Cell-Based Therapy Shows Early Promise for Retinitis Pigmentosa


Treatment with subretinal transplantation of allogeneic human retinal progenitor cells showed promising early signs of efficacy as a treatment for individuals with retinitis pigmentosa.

Pravin U. Dugel, MD

Pravin U. Dugel, MD

Treatment with subretinal transplantation of allogeneic human retinal progenitor cells (hRPC) showed promising early signs of efficacy as a treatment for individuals with retinitis pigmentosa, according to findings from a phase 1/2a study presented at the 2019 American Academy of Ophthalmology (AAO) Annual Meeting.

In the open-label study, the hRPC treatment led to a gain of 18.5 ETDRS letters from baseline to 180 days post treatment. In untreated eyes, there was a 7.8 gain in letters read, demonstrating a 10.7 letter difference between the two eyes.

"There appears to be an acceptable safety profile. There were biological efficacy signals that were very rapid and profound in some patients and slower in others," said lead investigator Pravin U. Dugel, MD, from Retinal Consultants of Arizona. "This is potentially a promising new therapy for patients with retinitis pigmentosa."

Early studies looking at allogeneic transplantation with RPCs in pigs showed promising signs of integration and paracrine effects, leading to further studies in humans, noted Dugel. For the study presented at the AAO meeting, cells for the RPC therapy, which is manufactured by ReNeuron, were extracted from fetal retina and have the potential to differentiate into retinal cells. The cells are cryopreserved, with a 9-month shelf life, and no immunosuppression is required prior to administration.

"The potential benefits of subretinal hRPC include direct delivery into subretinal space, on demand shipment to site of care, and, perhaps most importantly, treatment agnostic to genetic subtype of disease," said Dugel.

In the phase 1 portion of the study, 12 patients were enrolled to determine the safety of the therapy. At baseline, 11 patients read 0 ETDRS letters and only 1 read 1 letter. The visual acuity was 20/800. Doses in this portion ranged from 250,000 fresh cells to 1 million cryopreserved cells, the latter dose was continued in the phase 2a portion of the study that enrolled an additional 10 patients. Patients in the phase 2a group saw 9 to 56 ETDRS letters and had a visual acuity of 20/640 to 20/80.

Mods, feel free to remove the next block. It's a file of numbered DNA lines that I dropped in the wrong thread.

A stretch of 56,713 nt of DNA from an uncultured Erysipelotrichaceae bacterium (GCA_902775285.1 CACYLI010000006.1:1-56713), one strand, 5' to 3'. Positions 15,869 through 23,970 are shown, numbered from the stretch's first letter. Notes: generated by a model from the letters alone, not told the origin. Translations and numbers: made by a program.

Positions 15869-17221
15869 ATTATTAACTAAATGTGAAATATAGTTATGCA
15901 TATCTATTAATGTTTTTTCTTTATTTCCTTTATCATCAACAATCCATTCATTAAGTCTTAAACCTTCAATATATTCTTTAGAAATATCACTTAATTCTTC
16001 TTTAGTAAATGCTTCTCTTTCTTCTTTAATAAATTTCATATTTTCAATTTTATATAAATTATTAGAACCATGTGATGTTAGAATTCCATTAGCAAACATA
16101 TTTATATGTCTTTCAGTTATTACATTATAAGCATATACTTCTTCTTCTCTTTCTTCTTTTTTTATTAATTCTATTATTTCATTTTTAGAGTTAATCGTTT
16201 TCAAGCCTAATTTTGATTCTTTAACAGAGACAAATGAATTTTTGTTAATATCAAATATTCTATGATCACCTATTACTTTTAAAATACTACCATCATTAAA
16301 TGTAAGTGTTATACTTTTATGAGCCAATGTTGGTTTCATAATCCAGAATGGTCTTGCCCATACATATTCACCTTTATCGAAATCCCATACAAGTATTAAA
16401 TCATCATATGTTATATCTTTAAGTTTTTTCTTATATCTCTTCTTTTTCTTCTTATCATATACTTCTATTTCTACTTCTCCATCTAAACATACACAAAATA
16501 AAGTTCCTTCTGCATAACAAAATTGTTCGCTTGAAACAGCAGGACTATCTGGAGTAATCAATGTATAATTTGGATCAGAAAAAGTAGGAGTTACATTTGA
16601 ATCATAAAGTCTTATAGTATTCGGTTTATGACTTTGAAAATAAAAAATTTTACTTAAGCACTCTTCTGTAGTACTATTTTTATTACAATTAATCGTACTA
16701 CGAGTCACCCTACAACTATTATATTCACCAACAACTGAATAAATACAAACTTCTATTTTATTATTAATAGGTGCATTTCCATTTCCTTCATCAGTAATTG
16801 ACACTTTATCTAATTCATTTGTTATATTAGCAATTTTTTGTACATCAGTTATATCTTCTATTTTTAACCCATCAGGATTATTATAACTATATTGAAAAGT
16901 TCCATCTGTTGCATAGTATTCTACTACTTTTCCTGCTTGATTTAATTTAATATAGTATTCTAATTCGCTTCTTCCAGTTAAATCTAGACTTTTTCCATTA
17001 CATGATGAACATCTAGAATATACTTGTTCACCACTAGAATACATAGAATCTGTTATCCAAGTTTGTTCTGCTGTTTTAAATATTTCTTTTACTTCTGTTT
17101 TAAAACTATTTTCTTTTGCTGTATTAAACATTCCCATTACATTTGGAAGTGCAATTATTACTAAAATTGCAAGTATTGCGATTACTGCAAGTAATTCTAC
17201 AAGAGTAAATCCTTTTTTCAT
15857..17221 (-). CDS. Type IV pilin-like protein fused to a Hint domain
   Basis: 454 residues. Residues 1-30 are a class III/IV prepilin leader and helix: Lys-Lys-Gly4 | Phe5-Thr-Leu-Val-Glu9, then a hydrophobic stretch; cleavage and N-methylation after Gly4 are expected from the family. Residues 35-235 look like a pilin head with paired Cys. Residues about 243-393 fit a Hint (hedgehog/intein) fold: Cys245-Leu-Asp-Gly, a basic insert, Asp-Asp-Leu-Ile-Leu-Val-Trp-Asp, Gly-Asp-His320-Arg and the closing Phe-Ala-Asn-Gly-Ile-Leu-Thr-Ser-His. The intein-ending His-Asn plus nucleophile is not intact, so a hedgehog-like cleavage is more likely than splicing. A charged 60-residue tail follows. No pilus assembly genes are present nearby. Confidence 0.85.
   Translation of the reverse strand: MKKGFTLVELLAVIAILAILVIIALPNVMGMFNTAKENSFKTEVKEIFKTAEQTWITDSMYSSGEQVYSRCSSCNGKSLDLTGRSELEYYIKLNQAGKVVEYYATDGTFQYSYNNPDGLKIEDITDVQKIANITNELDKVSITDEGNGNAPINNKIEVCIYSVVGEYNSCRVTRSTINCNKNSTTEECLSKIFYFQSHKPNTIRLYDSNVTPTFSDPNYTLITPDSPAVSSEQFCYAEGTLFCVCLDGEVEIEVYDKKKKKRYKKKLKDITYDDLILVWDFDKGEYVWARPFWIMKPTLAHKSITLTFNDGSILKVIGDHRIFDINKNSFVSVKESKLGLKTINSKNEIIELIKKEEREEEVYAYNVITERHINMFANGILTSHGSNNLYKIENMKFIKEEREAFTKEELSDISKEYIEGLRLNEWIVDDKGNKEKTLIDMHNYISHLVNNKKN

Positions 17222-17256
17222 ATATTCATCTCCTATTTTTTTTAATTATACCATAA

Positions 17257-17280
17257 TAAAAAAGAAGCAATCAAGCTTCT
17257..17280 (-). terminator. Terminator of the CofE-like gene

The safety analysis looked at all 22 participants across both stages of the study. In general, the dose escalation in phase I was generally well-tolerated, Dugel said. "There was no evidence of inflammation or proliferative vitreoretinopathy," he added.

There were 2 ocular serious adverse events reported in the study, both were deemed unrelated to study drug. One patient had progression of a pre-existing epiretinal membrane, and another had persistent sub retinal fluid/patent retinotomy, which led to vision loss. One additional patient experienced a retinal pigment epithelium tear leading to vision loss.

When factoring out the 2 patients with vision loss, the gain in ETDRS letters at 180 days was much more dramatic between eyes. In the treated eyes, there was a 28.7 letter increase compared with a 9.0 letter increase in the untreated eyes, for a 19.7 letters difference between groups.

At 90 days follow study entry, there was a 6.1-letter gain in the treatment eye compared with a gain of 6.8 letters in the untreated eye. However, when factoring out the 2 patients with vision loss, there was a 17.8-letter gain at the 90-day analysis in the treated eye compared with 6.8 in the untreated eye (11-letter difference).

Commenting on the findings, Dugel noted that the patient numbers were small for the analysis and advised that more data were needed. "These study results will provide a better understanding of optimal patient selection and surgical procedure standardization for future study design," he said.

Additional analyses from the phase 1/2a study are planned, with longer follow up. Additionally, ReNeuron has announced that it plans to consult with regulatory agencies in the United States and Europe to design a larger pivotal study to assess the human RPCs for retinitis pigmentosa.

Pravin U. Dugel, MD. Subretinal Human Retinal Progenitor Cells in Retinitis Pigmentosa: A Phase I/IIa Study. Presented at: 2019 AAO Annual Meeting, San Francisco, CA, October 12-15, 2019.

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